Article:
Uganda's beauty products tax angers women

He has slapped a 60 per cent on our hair extensions, forgetting what our real hair looks and feels like.

Hearing Uganda’s budget speech the other day filled me with rage at first. But after deeper reflection a smile formed on my beautiful lips and it is still there ten days later.

How I love this finance minister! If he hadn’t been in his seventies…mmh. Anyway, Mr Septuagenarian first alarmed me with the stiff taxes he slapped on beauty accessories that make us attractive.

When did the old geezer last date? I angrily asked. Half a century ago, when they went to school and graduated, with an assured good job waiting, and got married straight away.

He must have forgotten what a natural Ugandan lass who has not been touched by the modifying effect of accessories looks and smells like.

I wanted to write a long letter to Mr Finance Minister and tell him to drive in his air conditioned SUV or, since he is a busy man, fly in a chopper to some of our remote villages where they have not been touched by modernity.

Once there, I would have wanted Mr Minister to get a 'bare' girl and put her in his car, switch off the AC and start presenting his 'manifesto' to her.

Since he has slapped a 60 per cent on our hair extensions, forgetting what our real hair looks and feels like, he should start by touching her hair. Our real hair comes in very hard, tiny balls that can scratch his delicate hands until they bleed. The only thing he can think of using her hair for is maybe scrubbing the tyres of his car.

If he can dare put his hand around her shoulder and draw her close to him, I dare him keep a straight face as he inhales the emissions from her sweaty armpits that have never even heard the rumour of a deodorant.

Did I say deodorant? They have not even seen much soap in ages. This is a luxury in her poor village in the first place.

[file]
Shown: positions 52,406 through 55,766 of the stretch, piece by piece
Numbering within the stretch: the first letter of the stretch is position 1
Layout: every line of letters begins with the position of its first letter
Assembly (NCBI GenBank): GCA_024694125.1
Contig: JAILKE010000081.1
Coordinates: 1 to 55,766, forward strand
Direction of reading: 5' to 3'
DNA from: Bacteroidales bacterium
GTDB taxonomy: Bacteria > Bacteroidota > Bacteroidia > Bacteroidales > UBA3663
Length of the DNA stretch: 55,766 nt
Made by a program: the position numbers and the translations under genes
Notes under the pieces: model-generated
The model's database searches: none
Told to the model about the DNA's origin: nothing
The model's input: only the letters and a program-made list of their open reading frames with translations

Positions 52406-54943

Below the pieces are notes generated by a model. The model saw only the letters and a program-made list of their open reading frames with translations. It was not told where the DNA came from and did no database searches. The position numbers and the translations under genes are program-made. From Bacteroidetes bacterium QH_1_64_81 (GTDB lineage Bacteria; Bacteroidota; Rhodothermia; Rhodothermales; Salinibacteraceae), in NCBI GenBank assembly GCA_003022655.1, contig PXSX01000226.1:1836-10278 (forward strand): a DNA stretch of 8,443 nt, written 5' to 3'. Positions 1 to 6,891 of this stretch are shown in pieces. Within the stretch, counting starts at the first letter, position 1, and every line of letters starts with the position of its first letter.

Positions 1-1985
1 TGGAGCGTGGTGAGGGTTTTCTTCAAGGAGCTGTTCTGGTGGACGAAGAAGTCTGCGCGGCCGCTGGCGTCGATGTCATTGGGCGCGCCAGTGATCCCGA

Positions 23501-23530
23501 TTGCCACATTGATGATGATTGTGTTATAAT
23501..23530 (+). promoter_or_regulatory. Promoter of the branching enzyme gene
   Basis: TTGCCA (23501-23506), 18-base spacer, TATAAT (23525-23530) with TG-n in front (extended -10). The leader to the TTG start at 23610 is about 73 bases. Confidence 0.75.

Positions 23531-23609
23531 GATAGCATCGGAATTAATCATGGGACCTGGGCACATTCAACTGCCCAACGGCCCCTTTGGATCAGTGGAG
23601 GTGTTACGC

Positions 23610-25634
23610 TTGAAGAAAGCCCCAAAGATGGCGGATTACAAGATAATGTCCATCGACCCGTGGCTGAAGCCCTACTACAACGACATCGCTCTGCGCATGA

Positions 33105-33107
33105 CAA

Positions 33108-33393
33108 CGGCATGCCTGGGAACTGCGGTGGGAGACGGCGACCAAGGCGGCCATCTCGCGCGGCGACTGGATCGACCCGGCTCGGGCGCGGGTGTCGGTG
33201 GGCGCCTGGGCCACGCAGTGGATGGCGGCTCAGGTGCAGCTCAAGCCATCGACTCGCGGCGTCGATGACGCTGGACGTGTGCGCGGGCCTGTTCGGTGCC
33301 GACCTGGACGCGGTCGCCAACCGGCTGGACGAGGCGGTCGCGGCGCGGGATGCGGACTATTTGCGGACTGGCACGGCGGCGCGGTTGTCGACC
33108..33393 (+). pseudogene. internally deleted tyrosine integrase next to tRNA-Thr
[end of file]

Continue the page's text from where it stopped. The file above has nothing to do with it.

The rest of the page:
Of course the young lass would not be allowed to stay in the minister’s company much longer. Thankfully for him, he will not get to be injured by the gully-like cracks on her heels, or get an infection from an accidental scratch of her nails on his delicate skin if they got any closer.

The minister has lived the high life for too long and thinks all girls in Uganda are like the ones who work in his office. Those whose long, straight or wavy hair and nice scent that waft after them as they pass by him he assumes to be natural.

The economist he is, he thinks the high taxes will encourage local production. Does he really believe the steel wire that grows naturally on our heads can be converted into nice wigs like Indian hair?

On second thoughts, I realised the minister is smart. By raising the taxes on beauty products, he knows they will still be bought. And he knows who is going to foot the bill – men.

Our demand for the Indian hair and perfumes is not going to fall just because their price has doubled. We shall buy them even in bigger quantities.

Men will have to reduce their expenditure on less urgently required things, like milk for the babies in their homes. The fall in demand for baby milk as the men divert the money for our hair and perfume will mean the price of baby stuff will start falling.

Then the poor families will be able to afford better nutrition for their babies. In the end we shall get a healthier population of future leaders. Bravo, Mr Minister, sir! I now see how patriotic you are.